Australia set to close Kiwi 'back door' to migrants
When Lisa Bowman was 21, she did what many young New Zealanders do - she traveled across the Tasman Sea and took a job in Australia.
Today she has a successful career as an Internet consultant. While both her mother and government are eager for her return, she has little desire to move home. "I go back to visit every year, but the economy there is pretty hard," Ms. Bowman says.
A talented New Zealander living and working in Australia, Bowman is part of a trend that has accelerated as Australia's economy has boomed while New Zealand's has languished. More than 30,000 New Zealanders a year now join the 400,000-plus "Kiwis" living in "Oz."
But that trend is now forcing a redefining of the relationship between the two countries. New rules are expected to be implemented next March under which migrant New Zealanders will no longer be eligible for Australian government benefits, including free healthcare and education.
According to Malcolm Campbell, a historian at the University of Auckland, migration between the two countries dates back to their history as British colonies. Settled later than Australia, New Zealand was once ruled from Sydney, and cross-Tasman migration has through the ages depended on just where the potential fortunes lay. "When gold was discovered in New Zealand in the 19th century, many people came from Australia," he says.
More recently, migrants from other countries have been using New Zealand as a back door into Australia. In the past 10 years, the number of New Zealand citizens born in a third country and moving to Australia has grown from just 960 a year to almost 10,000, according to Australian immigration figures.
That number represents more than 1 in 9 of the migrants settling in Australia annually. In many cases, Australian officials say, the New Zealand migrants originally from places like China and small Pacific nations like Tonga and Samoa are ones Australia wouldn't normally accept.
The problem led Canberra this month to push for New Zealand to tighten its immigration standards so that the two countries' policies are more similar.
But already faced with a persistent net loss in annual migration, New Zealand reacted angrily to the suggestion. What has emerged instead is the welfare deal, which Australian officials expect to halve the number of New Zealand migrants. The shift requires New Zealanders not only to apply for permanent residency in Australia, but also to meet the same standards as other migrants if they want to obtain benefits, establishing a system in which Australia can pick and choose just which New Zealanders it wants.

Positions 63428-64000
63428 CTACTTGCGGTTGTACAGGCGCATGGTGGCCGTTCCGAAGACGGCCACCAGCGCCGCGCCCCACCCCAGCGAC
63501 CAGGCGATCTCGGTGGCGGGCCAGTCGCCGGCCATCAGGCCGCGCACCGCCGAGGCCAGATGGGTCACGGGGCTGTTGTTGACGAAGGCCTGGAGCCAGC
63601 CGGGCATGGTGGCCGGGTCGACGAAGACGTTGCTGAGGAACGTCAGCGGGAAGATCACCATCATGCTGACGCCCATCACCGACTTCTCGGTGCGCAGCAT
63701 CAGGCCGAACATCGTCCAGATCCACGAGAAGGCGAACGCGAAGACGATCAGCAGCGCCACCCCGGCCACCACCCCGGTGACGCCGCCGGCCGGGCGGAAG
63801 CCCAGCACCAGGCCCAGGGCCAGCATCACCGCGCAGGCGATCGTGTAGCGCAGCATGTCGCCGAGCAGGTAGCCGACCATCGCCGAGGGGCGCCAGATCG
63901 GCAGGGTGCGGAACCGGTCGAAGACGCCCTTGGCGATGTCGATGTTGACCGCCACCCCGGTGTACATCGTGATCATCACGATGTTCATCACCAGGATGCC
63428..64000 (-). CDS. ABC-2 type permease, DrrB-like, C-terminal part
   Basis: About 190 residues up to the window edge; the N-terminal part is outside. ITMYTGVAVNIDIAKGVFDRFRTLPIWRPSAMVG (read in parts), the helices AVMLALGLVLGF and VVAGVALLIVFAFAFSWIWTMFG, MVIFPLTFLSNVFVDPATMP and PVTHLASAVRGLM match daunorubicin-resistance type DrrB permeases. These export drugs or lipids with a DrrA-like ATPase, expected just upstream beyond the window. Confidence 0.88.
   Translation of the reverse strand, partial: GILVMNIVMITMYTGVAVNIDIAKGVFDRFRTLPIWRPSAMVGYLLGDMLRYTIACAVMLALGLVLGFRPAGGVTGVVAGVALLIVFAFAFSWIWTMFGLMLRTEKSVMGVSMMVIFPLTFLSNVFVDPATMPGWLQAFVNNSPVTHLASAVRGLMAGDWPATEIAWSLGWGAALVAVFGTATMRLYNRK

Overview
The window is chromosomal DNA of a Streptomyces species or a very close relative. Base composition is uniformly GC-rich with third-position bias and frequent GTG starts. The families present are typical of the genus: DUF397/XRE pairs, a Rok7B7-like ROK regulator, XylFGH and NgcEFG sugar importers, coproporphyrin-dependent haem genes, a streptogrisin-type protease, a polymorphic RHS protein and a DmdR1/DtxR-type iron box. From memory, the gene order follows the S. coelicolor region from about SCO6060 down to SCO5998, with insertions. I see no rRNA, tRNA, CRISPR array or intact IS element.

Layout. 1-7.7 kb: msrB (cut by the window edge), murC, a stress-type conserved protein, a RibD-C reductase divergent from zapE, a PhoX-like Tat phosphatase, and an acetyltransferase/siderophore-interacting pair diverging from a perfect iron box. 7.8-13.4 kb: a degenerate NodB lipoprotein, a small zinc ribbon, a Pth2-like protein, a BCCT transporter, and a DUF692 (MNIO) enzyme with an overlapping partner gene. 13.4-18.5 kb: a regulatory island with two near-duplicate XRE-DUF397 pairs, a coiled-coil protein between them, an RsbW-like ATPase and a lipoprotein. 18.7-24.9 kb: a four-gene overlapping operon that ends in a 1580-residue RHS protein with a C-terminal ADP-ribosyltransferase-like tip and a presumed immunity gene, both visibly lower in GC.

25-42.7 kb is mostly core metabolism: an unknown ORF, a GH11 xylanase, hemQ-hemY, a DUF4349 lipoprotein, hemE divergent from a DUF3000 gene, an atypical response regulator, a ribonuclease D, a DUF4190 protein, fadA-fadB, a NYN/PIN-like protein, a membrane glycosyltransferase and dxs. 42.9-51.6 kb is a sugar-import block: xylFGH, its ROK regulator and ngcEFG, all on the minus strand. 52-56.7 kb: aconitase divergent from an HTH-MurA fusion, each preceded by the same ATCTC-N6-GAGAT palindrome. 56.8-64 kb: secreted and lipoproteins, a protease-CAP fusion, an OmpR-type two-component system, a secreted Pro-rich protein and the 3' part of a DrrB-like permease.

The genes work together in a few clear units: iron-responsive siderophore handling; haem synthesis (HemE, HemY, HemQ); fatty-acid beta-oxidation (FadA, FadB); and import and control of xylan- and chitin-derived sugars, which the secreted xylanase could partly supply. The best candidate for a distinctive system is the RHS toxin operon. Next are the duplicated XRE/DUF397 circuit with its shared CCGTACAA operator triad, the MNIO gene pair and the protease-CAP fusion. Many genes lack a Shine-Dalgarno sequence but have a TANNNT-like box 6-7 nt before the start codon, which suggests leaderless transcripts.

New Zealanders travel to work in Australia at a rate far greater than Australians going in the opposite direction (only about 5,000 did so last year). And just who shoulders the A$800 million (US$432 million) benefits burden of New Zealanders living in Australia has long been one of the few stresses on a warm relationship.
"There is actually a strong bond between Australians and New Zealanders, until you start talking about the issues that you're talking about now - New Zealanders coming to Australia and who's paying," says Bowman.
According to Rob Stevens, a New Zealander in the political science department at Sydney's University of New South Wales, diverging economic fortunes have caused a "very big gap in living standards" between Australia and New Zealand.
Although the United States and Canada don't share a common labor market in the same way Australia and New Zealand do, the relationships are similar. For one, like many Canadians living in the US, many New Zealanders feel patronized by their bigger neighbor. "I still find it quite irritating that Australians think they can't learn anything from New Zealand or New Zealanders," Mr. Stevens says. "But I probably wouldn't go back."
And like Canada, New Zealand has watched its bigger neighbor swallow up its talent on occasion. At the Sydney Olympics earlier this year, New Zealanders in Australian uniforms won more gold medals than the New Zealand team as a whole.
New Zealand Prime Minister Helen Clark argues that New Zealand's economy is on the mend and that the brain drain is slowing. Soon after her election a year ago, she called for New Zealanders abroad to come home and help rebuild their country. In the year to October, she points out, New Zealand's net annual migration loss has fallen to 9,270 compared with 10,680 the year before. "It is easy for our best and brightest to take their skills elsewhere," she wrote in response to an article in The Sydney Morning Herald. But "the outflow is countered by the growing numbers of people finding the country an attractive place to work and study."
To Bowman, Clark's sales pitch rings hollow and reeks ever so slightly of a guilt trip. Moved by the political rhetoric at home, her mother asked recently whether she feels guilty about putting her government-funded education to work in Australia.
"I still feel nostalgia toward my part of New Zealand," Bowman says. "[But] I feel I'm doing my fair share for New Zealand over here.... I don't see myself ever really going home."
(c) Copyright 2000. The Christian Science Publishing Society